When the Bulls were eliminated from playoff contention on the second-to-last-game of the regular season, two of the more prominent Iowans in the NBA (Fred Hoiberg and Doug McDermott) were sadly eliminated, ending Hoiberg’s much-discussed and brutally disappointing first year as a head coach.
But, hey, there are still a couple other intriguing Iowans fighting on as the playoffs have headed into the semifinals round. Here they are ranked in order of relevance to their teams:
- Harrison Barnes: With MVP Stephen Curry still out with a knee injury, Barnes and the rest of the Warriors have proven to be a formidable team even when missing the league’s best player. Barnes is a consistently reliable and efficient defensive player even on nights when his shooting is off (which was pretty often in the second half of the regular season and the first round of the playoffs). The most impressive moment of win of the Warriors’ postseason so far came in Game 2 this week against the Trail Blazers when the ever-effective, small-ball Lineup of Death (which features Barnes at the 4) took the lead from the Blazers for the first time all game at the 42 minute mark and then proceeded to win by double digits. The fact that Barnes thrives among the closers is one of the strongest incentives the Dubs will have for re-signing him this year, even if it costs a pretty penny. He also earned some good buzz in that regard this week in a glowing feature from Warriors reporter Tim Kawakami in which HB’s zen outlook drove home Kawakami’s point about Barnes’ under-valued culture-boosting presence.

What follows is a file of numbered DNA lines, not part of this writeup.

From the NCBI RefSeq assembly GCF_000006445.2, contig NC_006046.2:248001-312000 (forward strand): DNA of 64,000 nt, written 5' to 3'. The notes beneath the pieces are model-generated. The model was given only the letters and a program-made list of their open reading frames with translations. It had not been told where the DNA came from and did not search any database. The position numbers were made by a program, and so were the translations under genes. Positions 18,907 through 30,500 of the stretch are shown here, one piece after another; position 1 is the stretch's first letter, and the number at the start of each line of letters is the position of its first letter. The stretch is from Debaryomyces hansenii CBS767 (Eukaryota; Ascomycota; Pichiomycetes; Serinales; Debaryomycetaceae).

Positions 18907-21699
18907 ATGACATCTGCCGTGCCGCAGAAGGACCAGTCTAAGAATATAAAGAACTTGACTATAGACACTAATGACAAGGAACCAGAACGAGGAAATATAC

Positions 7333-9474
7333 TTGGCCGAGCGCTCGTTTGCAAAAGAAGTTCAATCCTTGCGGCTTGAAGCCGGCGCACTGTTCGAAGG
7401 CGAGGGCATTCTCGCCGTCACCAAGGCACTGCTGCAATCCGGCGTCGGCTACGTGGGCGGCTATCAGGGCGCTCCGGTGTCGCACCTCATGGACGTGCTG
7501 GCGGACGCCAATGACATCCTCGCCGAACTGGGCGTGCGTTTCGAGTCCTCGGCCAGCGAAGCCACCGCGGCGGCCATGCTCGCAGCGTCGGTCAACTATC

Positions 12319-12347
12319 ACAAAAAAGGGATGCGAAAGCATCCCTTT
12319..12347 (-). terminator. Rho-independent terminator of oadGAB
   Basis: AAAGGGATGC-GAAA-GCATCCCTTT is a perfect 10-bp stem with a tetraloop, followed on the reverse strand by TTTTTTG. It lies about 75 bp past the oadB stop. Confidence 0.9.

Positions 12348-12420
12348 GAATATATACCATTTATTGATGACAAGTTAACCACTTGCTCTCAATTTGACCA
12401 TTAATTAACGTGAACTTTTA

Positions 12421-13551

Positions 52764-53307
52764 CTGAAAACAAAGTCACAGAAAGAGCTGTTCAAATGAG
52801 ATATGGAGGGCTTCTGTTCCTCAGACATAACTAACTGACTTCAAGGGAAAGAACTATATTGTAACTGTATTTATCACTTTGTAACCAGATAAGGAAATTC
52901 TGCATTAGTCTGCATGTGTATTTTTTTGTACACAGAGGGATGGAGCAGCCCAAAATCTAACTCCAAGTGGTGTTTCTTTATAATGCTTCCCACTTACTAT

- Kyle Korver: Much like last year, Korver is struggling with his vaunted 3-point shot right when it matters most: in a post-season match-up against the East-favorite Cleveland Cavaliers. On Wednesday, the Cavs even set an NBA record by scoring 25 three-pointers against Korver and the Hawks, essentially beating (actually, more like humiliating) them at their own game. Korver was stuck guarding a red-hot J.R. Smith for some of that game and thereby found his way into highlight reels for all the wrong reasons. The Hawks need Korver to step up and be a threat from the perimeter in order to free up space for Paul Millsap to go to work inside and for Jeff Teague to drive into the lane. If those guys can’t find looks then the Hawks have no chance. And they can’t get the looks if Korver is out of rhythm because the Cavs can leave him alone and double the hot hand if needed (or hide a weaker defender on him).
- Nick Collison: Collison continues to get minutes in the rotation for the Thunder, usually playing about ten minutes a game and functioning as a ball-moving, playmaking big that rarely shoots and almost never posts up. That worked out alright against the badly hobbled Mavs in the first round but the fact that he puts up almost no points is going to be a problem against their current foe, the Spurs, on nights (like Game 1) when Durant’s shots aren’t falling. The Thunder’s lack of bench production has been an issue all year and could be their downfall now that they are up against maybe the deepest team in the NBA.
- Kirk Hinrich: The most minutes Captain Kirk has seen this post season came in the fourth quarter of the aforementioned beatdown of the Hawks, so that kind of puts you in the ballpark.